It wasn’t long before he started diving into something that vaguely resembled a wreck. It is rare to see a fully intact royal shipwreck underwater, at least in Victoria. Disintegration is a rapid process and the remains of wrecks are mercilessly battered by waves and the elements, especially if they are close to shore. Sometimes little more than scattered and partially buried pieces of wreckage remain that are covered in seaweed. However, I love diving even these wrecks as it is an opportunity to get closer to history and see the remains of what were once beautiful and imposing ships.
Take the Empress of the Sea for example, it was a magnificent wooden clipper, a 2,200-ton ship that sailed the seas around the world. The ship caught fire, in what was believed to be a deliberate act of arson and eventually sank near Point Nepean. Why would someone set a ship on fire on purpose? Well, in 1861 the gold rush was in full swing and the ship was returning to Britain with a valuable cargo including £80,000 worth of gold. While there was insufficient evidence for a conviction, the quartermaster was the prime suspect and there are reports of the lifeboat with crew and gold on board attempting to row off into the sunset and escape with the loot. This did not happen, and luckily no one was hurt during the entire debacle.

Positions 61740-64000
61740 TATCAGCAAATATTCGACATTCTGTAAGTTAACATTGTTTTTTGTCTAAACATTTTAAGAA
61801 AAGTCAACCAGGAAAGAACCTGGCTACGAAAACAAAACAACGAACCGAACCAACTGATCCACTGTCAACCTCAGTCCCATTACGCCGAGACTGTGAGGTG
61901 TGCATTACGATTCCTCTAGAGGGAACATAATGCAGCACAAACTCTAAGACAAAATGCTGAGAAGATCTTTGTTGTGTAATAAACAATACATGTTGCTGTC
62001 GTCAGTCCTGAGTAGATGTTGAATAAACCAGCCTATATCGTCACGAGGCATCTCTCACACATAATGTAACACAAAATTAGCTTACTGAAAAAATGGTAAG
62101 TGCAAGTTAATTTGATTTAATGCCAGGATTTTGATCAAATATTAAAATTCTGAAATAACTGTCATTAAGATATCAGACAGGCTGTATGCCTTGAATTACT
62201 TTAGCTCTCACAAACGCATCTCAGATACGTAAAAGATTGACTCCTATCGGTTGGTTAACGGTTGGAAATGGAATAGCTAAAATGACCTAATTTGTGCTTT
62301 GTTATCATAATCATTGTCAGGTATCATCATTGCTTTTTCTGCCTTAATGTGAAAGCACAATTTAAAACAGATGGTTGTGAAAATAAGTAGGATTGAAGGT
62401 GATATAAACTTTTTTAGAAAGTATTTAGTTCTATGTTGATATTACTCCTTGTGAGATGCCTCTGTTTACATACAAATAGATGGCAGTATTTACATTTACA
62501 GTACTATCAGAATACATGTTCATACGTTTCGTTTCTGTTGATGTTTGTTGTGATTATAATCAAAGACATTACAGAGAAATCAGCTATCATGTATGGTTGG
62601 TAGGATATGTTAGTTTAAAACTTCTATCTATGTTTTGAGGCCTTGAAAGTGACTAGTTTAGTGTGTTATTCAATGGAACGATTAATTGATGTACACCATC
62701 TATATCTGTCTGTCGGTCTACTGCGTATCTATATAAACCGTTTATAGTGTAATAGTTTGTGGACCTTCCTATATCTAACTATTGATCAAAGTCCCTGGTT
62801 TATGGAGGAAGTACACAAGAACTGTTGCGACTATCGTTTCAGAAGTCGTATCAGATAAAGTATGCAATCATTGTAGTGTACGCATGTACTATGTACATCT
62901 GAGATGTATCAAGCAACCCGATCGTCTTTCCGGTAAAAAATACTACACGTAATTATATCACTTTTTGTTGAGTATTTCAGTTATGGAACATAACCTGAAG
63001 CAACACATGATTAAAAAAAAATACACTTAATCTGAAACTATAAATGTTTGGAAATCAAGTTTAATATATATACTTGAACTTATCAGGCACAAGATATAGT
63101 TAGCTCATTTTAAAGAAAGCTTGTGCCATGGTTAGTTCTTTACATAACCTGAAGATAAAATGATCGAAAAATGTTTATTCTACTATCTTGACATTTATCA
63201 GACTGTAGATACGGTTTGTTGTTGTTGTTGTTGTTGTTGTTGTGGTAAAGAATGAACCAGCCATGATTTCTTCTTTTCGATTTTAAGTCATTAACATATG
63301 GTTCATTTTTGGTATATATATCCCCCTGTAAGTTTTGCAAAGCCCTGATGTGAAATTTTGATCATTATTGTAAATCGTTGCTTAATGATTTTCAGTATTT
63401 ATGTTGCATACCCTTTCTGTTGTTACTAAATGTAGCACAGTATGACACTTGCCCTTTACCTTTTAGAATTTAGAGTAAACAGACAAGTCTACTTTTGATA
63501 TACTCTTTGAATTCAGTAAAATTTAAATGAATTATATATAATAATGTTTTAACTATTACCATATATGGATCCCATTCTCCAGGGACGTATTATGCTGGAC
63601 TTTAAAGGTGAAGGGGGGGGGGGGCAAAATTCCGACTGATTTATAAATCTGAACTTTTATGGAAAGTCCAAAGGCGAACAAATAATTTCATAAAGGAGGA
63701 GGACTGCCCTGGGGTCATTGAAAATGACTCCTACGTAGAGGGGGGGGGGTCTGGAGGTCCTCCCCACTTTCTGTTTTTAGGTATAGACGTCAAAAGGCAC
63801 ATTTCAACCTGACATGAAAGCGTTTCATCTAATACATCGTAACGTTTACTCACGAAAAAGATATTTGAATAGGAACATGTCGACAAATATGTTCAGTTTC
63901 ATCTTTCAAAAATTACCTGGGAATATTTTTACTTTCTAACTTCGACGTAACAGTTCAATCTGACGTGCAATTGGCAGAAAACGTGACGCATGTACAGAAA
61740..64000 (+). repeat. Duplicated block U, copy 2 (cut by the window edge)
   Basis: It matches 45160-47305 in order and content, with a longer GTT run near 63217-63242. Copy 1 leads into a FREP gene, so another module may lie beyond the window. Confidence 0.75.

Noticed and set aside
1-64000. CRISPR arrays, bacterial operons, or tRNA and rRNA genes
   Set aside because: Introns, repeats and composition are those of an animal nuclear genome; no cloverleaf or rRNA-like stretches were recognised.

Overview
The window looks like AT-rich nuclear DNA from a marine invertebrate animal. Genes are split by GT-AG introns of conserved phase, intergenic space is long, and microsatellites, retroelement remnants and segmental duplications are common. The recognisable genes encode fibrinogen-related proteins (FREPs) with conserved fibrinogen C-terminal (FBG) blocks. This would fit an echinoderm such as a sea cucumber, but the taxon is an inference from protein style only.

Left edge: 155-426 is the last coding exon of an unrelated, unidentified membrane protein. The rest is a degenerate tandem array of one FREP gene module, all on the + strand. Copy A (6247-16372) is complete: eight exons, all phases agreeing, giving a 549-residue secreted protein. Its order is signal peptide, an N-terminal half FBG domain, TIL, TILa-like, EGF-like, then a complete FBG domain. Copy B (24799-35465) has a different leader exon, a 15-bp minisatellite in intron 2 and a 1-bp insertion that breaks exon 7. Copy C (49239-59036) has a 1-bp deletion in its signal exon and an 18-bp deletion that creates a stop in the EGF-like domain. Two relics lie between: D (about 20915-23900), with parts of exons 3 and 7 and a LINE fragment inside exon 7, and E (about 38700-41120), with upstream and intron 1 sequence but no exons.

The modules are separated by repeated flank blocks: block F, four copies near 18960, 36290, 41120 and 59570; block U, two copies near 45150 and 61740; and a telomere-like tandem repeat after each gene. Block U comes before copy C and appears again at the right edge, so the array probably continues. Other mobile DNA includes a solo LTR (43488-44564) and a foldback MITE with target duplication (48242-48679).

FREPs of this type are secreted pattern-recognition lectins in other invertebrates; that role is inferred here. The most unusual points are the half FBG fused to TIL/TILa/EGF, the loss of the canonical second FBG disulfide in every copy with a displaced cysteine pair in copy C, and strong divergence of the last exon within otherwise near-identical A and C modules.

I still remember the feeling of excitement when I first dove into the Empress of the Sea, even though there is very little left. Well, for a ship that was devastated by fire before it sank, I suppose there’s quite a bit left. There is clear evidence of the fire and you can see that some of the wood is discolored and looks like charcoal. There are large beams, chains and anchors and large iron tanks on the site, as well as a bluestone ballast mound. It is true that much of it is difficult to interpret and differentiate from the surrounding reef. However, the straight edges and right angles give it away, even though the whole area is quite covered in kelp. Still, I was right there, in the same place where she sank. I was able to see the wreckage with my own eyes… and imagine what the ship would have looked like as she sailed the high seas and eventually sank beneath the waves at this very spot.